Colin and Finn are escorting Logan back to his apartment, begging them the whole way to come out and have more drinks with them. "I appreciate the drinks and the diversion," he says. "Your friendship over the years will be worth at least a couple of pages in my memoir, but as of now, it's goodbye. I'm spending the rest of the night alone, with my girl." With that, he opens the door to find a crazy party going on in his honor. Rory has decorated the place, and herself, to look like swinging '60s London. "I'm sorry mate," Rory says, "no girlfriends here. Just us birds and blokes taking the piss out of each other." Oh, Alexis Bledel. Good try on the accent; even Logan can't let it go without having to comment on how terrible it is. "Just go with it, ya geezer," she says, and leads him into the party talking about pubs and old Blighty and chips and all things British. It's silly, but -- again, plug your ears -- very cute, and Logan's smile is as wide as the Thames. "Kiss me, Mary Poppins," he says, and lays one on her, as the rest of the party toast the Queen.
Lorelai is leaving her parents' house, listening to Emily lament that she thought Christopher and Lynnie would have hit it off better than they did, or at least go out and have coffee together. "You served them coffee," Lorelai says. "You can't be shocked when you serve people three cups of coffee and they don't feel like going out for coffee. Not everyone is me." True. Emily shrugs, deciding the Christopher was probably too immature for Lynnie, anyway, and closes the door after Lorelai. It occurs to Emily that she has not fired her maid, yet. "Everything's off tonight," she says, confused.
In the driveway, Lorelai finds Lynnie, still there, talking on her cell phone in her car. "So you do sessions over the phone?" Lorelai asks, and Lynnie says yes; she does them whenever people need them. Lorelai says that it's a big commitment, and Lynnie says that she's always been a good listener: "Good note taker. I have excellent penmanship. Good headnodding abilities." Lorelai tells Lynnie again that it was nice meeting her, and Lynnie returns the sentiment, saying that the dinner was really nice of Emily. "Well," Lorelai says. "You keep thinking that." Lynnie laughs, saying it's been a long time since she had been invited to such a blatant setup. Lynnie gets another call and lets it go to voicemail. "When you're going through something," she says of her clients, "you never know when you're going to need to talk. Sometimes, it sneaks up on you." Lorelai's face makes it clear that her need to talk is sneaking up on her right now, and finally, after many protests, Lynnie asks Lorelai directly whether she has something on her mind. Lorelai again says no, but we cut to moments later when she's in the back of Lynnie's car, having her first and LONG OVERDUE therapy session. "My parents have been married," she says, as Lynnie takes notes, "for forty years. And that is like, mind blowing for me, because there is no one worse at communication than my mother, except my father!"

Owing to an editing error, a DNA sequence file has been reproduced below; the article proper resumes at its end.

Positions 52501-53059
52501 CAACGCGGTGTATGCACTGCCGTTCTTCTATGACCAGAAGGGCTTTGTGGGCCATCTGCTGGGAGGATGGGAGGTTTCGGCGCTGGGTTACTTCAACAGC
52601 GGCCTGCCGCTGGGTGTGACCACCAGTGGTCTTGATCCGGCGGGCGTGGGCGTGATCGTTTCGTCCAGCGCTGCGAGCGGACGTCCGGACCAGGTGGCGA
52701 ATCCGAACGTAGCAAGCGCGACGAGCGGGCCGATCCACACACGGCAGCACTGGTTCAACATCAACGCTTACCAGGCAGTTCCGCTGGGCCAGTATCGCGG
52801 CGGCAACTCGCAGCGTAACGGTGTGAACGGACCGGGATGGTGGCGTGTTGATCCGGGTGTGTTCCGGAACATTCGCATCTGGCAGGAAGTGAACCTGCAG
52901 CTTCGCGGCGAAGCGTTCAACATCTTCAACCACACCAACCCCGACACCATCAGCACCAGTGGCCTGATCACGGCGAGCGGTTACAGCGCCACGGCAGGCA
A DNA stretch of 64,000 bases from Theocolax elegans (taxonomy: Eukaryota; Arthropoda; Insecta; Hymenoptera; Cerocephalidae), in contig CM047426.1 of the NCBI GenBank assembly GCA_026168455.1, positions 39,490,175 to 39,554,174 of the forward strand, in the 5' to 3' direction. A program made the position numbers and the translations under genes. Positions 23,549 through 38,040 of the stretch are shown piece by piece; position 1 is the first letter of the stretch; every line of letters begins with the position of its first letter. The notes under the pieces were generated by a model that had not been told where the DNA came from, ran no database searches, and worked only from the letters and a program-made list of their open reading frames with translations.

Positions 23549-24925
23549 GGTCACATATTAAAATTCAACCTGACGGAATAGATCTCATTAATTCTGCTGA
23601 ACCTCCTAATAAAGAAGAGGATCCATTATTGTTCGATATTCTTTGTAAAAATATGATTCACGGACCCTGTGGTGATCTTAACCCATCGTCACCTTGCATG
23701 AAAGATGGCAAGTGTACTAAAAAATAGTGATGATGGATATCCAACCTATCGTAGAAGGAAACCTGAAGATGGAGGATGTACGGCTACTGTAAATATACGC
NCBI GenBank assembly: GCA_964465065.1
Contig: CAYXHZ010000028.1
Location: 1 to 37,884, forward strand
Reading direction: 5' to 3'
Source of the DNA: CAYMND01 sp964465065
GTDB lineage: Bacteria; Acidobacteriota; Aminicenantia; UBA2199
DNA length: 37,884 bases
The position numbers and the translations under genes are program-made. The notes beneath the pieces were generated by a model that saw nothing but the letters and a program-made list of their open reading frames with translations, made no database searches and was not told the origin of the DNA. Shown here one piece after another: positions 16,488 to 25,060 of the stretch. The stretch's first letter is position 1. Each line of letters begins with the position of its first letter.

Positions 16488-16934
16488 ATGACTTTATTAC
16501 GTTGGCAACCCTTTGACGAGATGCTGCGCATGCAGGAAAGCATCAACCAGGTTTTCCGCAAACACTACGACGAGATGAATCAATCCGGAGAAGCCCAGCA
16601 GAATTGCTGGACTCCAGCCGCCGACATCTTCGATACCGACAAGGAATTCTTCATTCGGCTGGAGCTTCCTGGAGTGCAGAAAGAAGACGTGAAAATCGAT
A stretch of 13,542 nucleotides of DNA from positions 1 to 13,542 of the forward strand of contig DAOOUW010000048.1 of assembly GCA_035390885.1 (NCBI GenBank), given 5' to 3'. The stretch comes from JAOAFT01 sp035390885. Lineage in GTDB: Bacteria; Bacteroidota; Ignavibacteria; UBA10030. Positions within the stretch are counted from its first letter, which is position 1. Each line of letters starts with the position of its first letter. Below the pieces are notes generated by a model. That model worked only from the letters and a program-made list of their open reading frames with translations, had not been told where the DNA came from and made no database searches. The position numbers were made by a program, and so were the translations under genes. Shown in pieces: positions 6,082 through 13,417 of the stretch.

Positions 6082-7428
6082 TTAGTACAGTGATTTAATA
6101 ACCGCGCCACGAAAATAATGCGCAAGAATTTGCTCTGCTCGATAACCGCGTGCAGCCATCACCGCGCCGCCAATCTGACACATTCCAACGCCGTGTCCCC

Lorelai says that everything in her house growing up was on "don't talk about it; shove it aside" status. "And of course, I talked about it," Lorelai says, "and shoved it right in your face, but still, I never saw myself getting married." Lynnie is surprised, but Lorelai says that until Max asked her, and that she guesses she imagined herself marrying Christopher when she was pregnant and everyone was freaking out, "but I never thought about in a longingly-good way." Lynnie says that maybe that's why -- she's always seen marriage as a solution to her problems, and not something having to do with love. She asks whether Lorelai really loved Max. "No, I didn't," she says in a small, regretful voice. "I wanted to, but I didn't. I don't think I ever really loved anyone until Luke." She explains to Lynnie how and why she proposed to Luke: "He was solid and he was strong. At that moment, when I realized how much he cared for Rory...that was it. Suddenly I knew I was ready." Lynnie asks if Luke accepted the proposal right away. "Pretty much," Lorelai says. She asks Lynnie about the weirdest place she's every done a session, and Lynnie says it was Skull Mountain at Six Flags. "Oh," Lorelai says, disappointed. "Not here, then." Lynnie laughs, and says no. Lorelai says that she feels so stupid -- she bought the dress and everything and now it's just hanging there, mocking her. "The crazy thing is," Lorelai says, "I am ready to get married. I'm ready to start the next phase of my life; I want another kid; and I don't want to wait anymore. I don't want to be patient." Lorelai adds that she's been patient long enough, and is not happy and feels crappy all the time: "I just think, I've had it." Lynnie looks her straight in the face and tells her it's up to her to say what she wants, or keep on waiting. "I could lose him if I push too hard," Lorelai says, but Lynnie wisely shakes her head, Sars-style: "You don't really seem to have him, now." So true, and so hard. She tells Lorelai that she won't get anything if she doesn't ask for it, and that if she asks for it and doesn't get it, maybe it wasn't meant to be. Lorelai sighs. "I can only imagine," she jokes, weakly, "what you could do if you had a couch."